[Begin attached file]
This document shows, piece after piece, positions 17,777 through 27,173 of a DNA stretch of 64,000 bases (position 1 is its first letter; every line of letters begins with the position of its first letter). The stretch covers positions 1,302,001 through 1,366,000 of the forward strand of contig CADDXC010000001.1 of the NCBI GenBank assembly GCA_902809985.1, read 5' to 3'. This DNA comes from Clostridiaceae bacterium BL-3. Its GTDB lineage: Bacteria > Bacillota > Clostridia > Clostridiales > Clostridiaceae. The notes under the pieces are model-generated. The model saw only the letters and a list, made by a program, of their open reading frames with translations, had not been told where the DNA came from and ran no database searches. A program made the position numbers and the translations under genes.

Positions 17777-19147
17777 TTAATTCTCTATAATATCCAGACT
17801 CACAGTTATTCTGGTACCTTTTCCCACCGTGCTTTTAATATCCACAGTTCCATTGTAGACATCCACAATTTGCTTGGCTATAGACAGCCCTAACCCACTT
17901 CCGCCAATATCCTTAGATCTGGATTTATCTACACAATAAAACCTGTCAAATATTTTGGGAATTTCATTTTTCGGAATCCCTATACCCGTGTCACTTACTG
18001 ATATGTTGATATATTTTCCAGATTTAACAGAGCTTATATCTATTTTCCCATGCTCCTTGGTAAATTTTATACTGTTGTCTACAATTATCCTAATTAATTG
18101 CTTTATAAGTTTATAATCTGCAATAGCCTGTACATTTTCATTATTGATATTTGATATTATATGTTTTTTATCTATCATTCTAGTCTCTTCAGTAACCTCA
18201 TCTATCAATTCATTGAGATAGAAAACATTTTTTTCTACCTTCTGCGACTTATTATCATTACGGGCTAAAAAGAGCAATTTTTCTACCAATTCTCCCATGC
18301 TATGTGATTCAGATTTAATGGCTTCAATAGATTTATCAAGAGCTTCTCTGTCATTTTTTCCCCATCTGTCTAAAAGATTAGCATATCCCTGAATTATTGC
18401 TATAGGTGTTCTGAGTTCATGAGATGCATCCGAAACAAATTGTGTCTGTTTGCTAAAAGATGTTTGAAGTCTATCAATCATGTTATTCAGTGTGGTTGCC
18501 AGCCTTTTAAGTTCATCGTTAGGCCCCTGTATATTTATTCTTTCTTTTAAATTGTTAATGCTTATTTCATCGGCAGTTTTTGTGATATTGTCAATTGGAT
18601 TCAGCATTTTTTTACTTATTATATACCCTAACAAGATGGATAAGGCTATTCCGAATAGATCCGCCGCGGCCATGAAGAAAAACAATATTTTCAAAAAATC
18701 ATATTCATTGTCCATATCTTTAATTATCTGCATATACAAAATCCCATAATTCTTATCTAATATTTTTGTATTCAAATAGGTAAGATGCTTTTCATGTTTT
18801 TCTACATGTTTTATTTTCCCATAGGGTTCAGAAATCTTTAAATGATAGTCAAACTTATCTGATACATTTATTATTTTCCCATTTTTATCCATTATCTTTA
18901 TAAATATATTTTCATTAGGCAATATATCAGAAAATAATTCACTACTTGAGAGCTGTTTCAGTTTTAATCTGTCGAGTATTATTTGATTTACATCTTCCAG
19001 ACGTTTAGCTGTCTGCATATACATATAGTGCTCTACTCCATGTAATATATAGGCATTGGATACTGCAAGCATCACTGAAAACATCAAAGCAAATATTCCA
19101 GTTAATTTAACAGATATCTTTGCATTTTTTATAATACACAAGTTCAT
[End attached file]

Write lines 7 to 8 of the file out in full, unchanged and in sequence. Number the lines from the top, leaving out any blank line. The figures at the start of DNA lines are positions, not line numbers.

18101 CTTTATAAGTTTATAATCTGCAATAGCCTGTACATTTTCATTATTGATATTTGATATTATATGTTTTTTATCTATCATTCTAGTCTCTTCAGTAACCTCA
18201 TCTATCAATTCATTGAGATAGAAAACATTTTTTTCTACCTTCTGCGACTTATTATCATTACGGGCTAAAAAGAGCAATTTTTCTACCAATTCTCCCATGC